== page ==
The group Freedom House published a detailed report on the detrimental impact of blasphemy laws on human rights. Put simply, these measures “impose undue restrictions on freedom of expression” and are “prone to arbitrary or overly broad application, particularly in settings where there are no checks and balances in place to prevent abuses.” Freedom House highlighted Algeria, Egypt, Greece, Indonesia, Malaysia, and Poland, as well as Pakistan.
In March the Commission made much the same point, issuing a special report entitled “Prisoners of Belief: Individuals Jailed Under Blasphemy Laws.” Victims include three atheist bloggers in Bangladesh, numerous Iranian Bahai’s, Christians, and Sufi and Sunni Muslims, 63 Sunnis and Christians in Egypt, an atheist writer in Kazakhstan, scores of Indonesians, and a Saudi blogger. Even Greece and Turkey have charged people with blasphemy.
The Arab Spring was supposed to bring liberty to the Mideast, but it had the opposite effect in some countries. For instance, in Kuwait, perhaps the most liberal Gulf State, the Islamist‐dominated Assembly elected in early 2012 voted to impose the death penalty on Muslims convicted of blasphemy. The Emir blocked the law and later changed the election rules, resulting in election of a more moderate legislature.
Blasphemy prosecutions have been initiated in post‐revolution Egypt and even Tunisia, viewed as the most successful participant in the Arab Spring. USCIRF commissioners Zuhdi Jasser and Katrina Lantos Swett wrote: “Rather than giving rise to greater individual liberty, this trend could turn the Arab Spring into a repressive winter, with forces of intolerance and tyranny dashing hopes for genuine freedom and liberal democracy.”
Nevertheless, Pakistan remains a particular problem. The country’s founder, Mohammed Ali Jinnah, emphasized the importance of religious liberty. But Pakistan became more Islamic over time, a process accelerated by dictator Mohammed Zia ul‐Haq. His government not only criminalized blasphemy, but, noted Freedom House, enacted new laws which imposed “harsh Shari’a punishments for extramarital sex, theft, and violations of the prohibition of alcohol.”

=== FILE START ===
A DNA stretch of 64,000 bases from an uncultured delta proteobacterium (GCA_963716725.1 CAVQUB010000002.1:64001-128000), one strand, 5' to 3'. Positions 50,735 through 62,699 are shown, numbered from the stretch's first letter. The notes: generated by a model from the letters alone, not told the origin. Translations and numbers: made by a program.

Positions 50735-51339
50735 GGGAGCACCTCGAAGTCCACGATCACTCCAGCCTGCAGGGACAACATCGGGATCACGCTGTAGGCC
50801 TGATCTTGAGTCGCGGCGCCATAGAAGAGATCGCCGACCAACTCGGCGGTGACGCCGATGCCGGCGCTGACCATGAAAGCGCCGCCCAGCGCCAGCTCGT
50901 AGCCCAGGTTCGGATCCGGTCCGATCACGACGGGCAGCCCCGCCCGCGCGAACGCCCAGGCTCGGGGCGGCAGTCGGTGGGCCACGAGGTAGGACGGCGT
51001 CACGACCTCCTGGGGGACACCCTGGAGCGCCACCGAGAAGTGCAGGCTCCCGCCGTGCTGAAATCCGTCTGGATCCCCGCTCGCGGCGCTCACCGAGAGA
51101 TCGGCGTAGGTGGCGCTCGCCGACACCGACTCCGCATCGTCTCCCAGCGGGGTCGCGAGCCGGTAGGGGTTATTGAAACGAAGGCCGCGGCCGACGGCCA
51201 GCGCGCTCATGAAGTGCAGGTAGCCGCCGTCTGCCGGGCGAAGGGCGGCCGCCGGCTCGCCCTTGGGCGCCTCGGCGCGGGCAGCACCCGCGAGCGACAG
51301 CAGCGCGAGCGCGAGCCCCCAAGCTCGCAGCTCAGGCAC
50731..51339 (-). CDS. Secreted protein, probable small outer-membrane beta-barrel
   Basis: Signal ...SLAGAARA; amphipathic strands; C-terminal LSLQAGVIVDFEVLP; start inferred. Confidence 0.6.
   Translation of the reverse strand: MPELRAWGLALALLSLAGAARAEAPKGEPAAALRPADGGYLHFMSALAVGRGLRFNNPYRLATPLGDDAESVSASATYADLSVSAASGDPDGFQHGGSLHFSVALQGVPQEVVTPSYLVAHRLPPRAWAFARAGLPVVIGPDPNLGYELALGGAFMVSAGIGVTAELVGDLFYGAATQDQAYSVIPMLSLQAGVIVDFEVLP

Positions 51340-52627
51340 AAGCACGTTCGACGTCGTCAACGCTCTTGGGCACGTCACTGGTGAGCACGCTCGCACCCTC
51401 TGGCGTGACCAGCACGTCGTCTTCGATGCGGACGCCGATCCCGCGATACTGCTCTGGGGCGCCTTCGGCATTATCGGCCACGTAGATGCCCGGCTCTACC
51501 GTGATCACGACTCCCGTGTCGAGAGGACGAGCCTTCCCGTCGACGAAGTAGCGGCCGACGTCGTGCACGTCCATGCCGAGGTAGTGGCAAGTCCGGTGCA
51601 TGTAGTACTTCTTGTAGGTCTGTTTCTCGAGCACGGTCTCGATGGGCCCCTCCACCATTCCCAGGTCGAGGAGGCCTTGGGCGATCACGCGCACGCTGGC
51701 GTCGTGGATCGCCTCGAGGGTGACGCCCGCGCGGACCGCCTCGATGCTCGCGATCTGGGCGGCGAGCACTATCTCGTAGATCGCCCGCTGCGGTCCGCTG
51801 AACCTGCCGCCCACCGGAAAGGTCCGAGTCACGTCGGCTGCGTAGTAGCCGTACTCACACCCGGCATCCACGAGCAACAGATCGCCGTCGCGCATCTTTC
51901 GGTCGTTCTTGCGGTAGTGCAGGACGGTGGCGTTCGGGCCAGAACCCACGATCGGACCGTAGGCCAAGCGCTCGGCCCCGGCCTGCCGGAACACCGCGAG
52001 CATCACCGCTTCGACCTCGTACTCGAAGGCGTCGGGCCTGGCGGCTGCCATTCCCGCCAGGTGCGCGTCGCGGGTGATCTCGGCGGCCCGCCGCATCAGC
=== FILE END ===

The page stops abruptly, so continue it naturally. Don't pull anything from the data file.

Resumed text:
The impact of such laws fell most heavily on religious minorities and liberals. Discrimination, intolerance, and violence have become pervasive. Noted Freedom House: “it is clear that Pakistan’s blasphemy laws are used politically and applied disproportionately to non‐Muslims. Although many other countries have laws against blasphemy, the situation in Pakistan is unique in its severity and its particular effects on religious minorities.” Intolerance has become the norm.
Unfortunately, there are spillover impacts from abusive blasphemy prosecutions. Blasphemy laws are bad in Western nations. They are far worse in the Muslim world. The problem is particularly severe in Pakistan. Warned Freedom House: “Pakistan’s blasphemy laws foster an environment of intolerance and impunity, and lead to violations of a broad range of human rights, including the obvious rights to freedom of expression and freedom of religion, as well as freedom from arbitrary arrest and detention; the right to due process and a fair trial; freedom from torture and cruel, inhuman, and degrading treatment; and the right to life and security of the person.”
Obviously, there is little the U.S. can do directly about policy in Pakistan. However, the International Religious Freedom Act empowers the State Department to designate countries as Countries of Particular Concern. Noted USCIRF: “Pakistan represents the worst situation in the world for religious freedom for countries not currently designated” as CPCs. State should remedy that lapse.
For some, religious liberty is but an afterthought, an esoteric principle with little practical impact. However, the willingness of foreign governments to respect freedom of conscience acts as the famed canary in the mine. A state which fails to protect the right of individuals to respond to their belief (or unbelief) in God is more likely to leave other essential liberties unprotected. And a society in which the life and dignity of the human person is not respected is more likely to become a hothouse for violent ideas, beliefs, and actions.
As we see in Pakistan today. Rising religious extremism, exemplified by abusive blasphemy prosecutions, threatens the integrity of the Pakistani state — and the security of its nuclear weapons. Although outsiders cannot reform policy in Pakistan, they can highlight a problem that endangers people not only in that nation but ultimately in many others around the world, including America.